Historical demography[edit]

Persson has been working with historical demography since his becoming an Emeritus professor. In particular he is investigating the mechanisms of within-marriage fertility control before the advent of modern means of contraception. Persson is challenging the conventional view in historical demography which tend to neglect within-marriage fertility control before the modern era. He is also involved in a project refining the method of productivity estimates by using occupational data.

Selected bibliography[edit]


  • An Economic History of Europe, Knowledge, Institutions and Growth, 600 to the Present, Cambridge University Press 2010, 2nd revised and extended edition 2014. (Italian translation published by Apogeo 2011. )
  • Grain markets in Europe 1500–1900, Integration and Deregulation, Cambridge University Press, 1999.
  • Pre-Industrial Economic Growth, Social Organization and Technological Progress in Europe, Basil Blackwell, Oxford 1988.

Journal articles and chapters in books[edit]

  • Markets and coercion in Medieval Europe, chapter 9 in L. Neal and J.G. Williamson (eds), The Cambridge History of Capitalism, Vol. 1, Cambridge University Press, 2014.
  • Market integration and convergence in the world wheat market, in T. Hatton et alia (eds), The New Comparative Economic History. Essays in Honor of Jeffrey G. Williamson, MIT Press 2007. With Giovanni Federico.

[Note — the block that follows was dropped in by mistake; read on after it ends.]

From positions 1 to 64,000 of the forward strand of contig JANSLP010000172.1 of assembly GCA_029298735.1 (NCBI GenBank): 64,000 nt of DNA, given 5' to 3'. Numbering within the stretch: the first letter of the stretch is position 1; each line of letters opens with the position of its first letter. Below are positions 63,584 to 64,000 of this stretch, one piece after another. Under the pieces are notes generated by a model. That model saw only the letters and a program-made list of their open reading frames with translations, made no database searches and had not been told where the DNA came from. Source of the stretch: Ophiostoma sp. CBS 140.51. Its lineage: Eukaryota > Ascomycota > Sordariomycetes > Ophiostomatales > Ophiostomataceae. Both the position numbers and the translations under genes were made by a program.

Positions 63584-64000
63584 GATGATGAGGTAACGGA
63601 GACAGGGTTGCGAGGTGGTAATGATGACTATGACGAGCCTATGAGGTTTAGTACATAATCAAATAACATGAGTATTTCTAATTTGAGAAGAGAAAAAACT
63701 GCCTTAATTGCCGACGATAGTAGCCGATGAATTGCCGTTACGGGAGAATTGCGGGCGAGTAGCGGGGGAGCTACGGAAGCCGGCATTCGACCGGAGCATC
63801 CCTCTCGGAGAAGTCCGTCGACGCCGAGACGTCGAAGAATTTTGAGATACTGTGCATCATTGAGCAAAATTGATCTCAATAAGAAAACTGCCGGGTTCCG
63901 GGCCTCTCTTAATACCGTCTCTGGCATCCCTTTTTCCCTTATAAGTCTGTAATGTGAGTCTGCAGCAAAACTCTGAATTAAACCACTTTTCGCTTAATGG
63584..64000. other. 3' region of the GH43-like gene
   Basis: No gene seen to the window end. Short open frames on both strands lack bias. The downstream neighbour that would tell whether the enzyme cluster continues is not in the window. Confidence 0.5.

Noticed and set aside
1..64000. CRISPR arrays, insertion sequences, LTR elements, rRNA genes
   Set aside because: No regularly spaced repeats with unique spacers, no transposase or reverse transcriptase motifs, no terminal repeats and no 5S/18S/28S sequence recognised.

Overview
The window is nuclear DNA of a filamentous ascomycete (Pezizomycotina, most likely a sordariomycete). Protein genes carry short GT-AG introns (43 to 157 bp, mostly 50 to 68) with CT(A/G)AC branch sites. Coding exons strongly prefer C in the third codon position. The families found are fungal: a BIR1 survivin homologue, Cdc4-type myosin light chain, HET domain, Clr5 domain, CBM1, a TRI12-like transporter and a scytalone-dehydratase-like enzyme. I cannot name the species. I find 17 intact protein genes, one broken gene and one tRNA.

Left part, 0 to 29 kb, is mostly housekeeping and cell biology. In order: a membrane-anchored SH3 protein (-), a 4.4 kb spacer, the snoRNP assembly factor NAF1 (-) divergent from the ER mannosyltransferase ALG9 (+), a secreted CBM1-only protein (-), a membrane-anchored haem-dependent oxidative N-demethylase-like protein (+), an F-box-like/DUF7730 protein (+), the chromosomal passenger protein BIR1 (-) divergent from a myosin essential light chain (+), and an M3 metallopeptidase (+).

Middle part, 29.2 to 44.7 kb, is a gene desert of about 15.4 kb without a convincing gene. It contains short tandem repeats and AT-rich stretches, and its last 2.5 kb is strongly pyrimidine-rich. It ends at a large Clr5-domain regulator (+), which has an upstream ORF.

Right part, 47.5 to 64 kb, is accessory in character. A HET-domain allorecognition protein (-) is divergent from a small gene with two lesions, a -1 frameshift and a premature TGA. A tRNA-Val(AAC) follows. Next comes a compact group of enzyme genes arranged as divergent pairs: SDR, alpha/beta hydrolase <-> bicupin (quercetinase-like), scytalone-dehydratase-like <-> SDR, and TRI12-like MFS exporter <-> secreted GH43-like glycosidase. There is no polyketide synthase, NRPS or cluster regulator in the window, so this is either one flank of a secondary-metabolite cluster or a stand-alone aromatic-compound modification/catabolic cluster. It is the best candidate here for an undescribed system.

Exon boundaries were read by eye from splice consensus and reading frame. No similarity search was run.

• Labour productivity in the Medieval Economy: The case of Tuscany and the Low Countries in B. Campbell and M. Overton (eds) Land, Labour and Livestock, Historical Studies in European Agricultural Productivity, Manchester University Press 1990.
  • The gains from improved market efficiency: trade before and after the trans-Atlantic telegraph, European Review of Economic History, 14,3, 2010. With Mette Ejrnæs.
  • Feeding the British. Convergence and efficiency in 19th century grain trade, Economic History Review, 61,1, 2008. With Mette Ejrnaes and Soren Rich.
  • Mind the gap! Transport costs and price convergence in the 19th century Atlantic economy, European Review of Economic History, 8, 2 2004.
  • Market integration and transport costs in France 1825-1903: A threshold error correction approach to the ‘law of one price’, Explorations in Economic History, 37, 2000. With Mette Ejrnaes.


  1. ^ Historical Economics Society webpage[permanent dead link]
  2. ^ European Review of Economic History webpage
  3. ^ "Ciclista muore dopo il malore sull'Aurelia". iltirreno.geolocal.it (in Italian). 15 September 2016. Retrieved 23 September 2016. 
  4. ^ Pre-Industrial Economic Growth, Social Organization and Technological Progress in Europe, Basil Blackwell, Oxford 1988
  5. ^ Grain markets in Europe 1500-1900, Integration and Deregulation, Cambridge University Press, 1999
  6. ^ An Economic History of Europe, Knowledge, Institutions and Growth, 600 to the Present, Cambridge University Press, 2010.

External links[edit]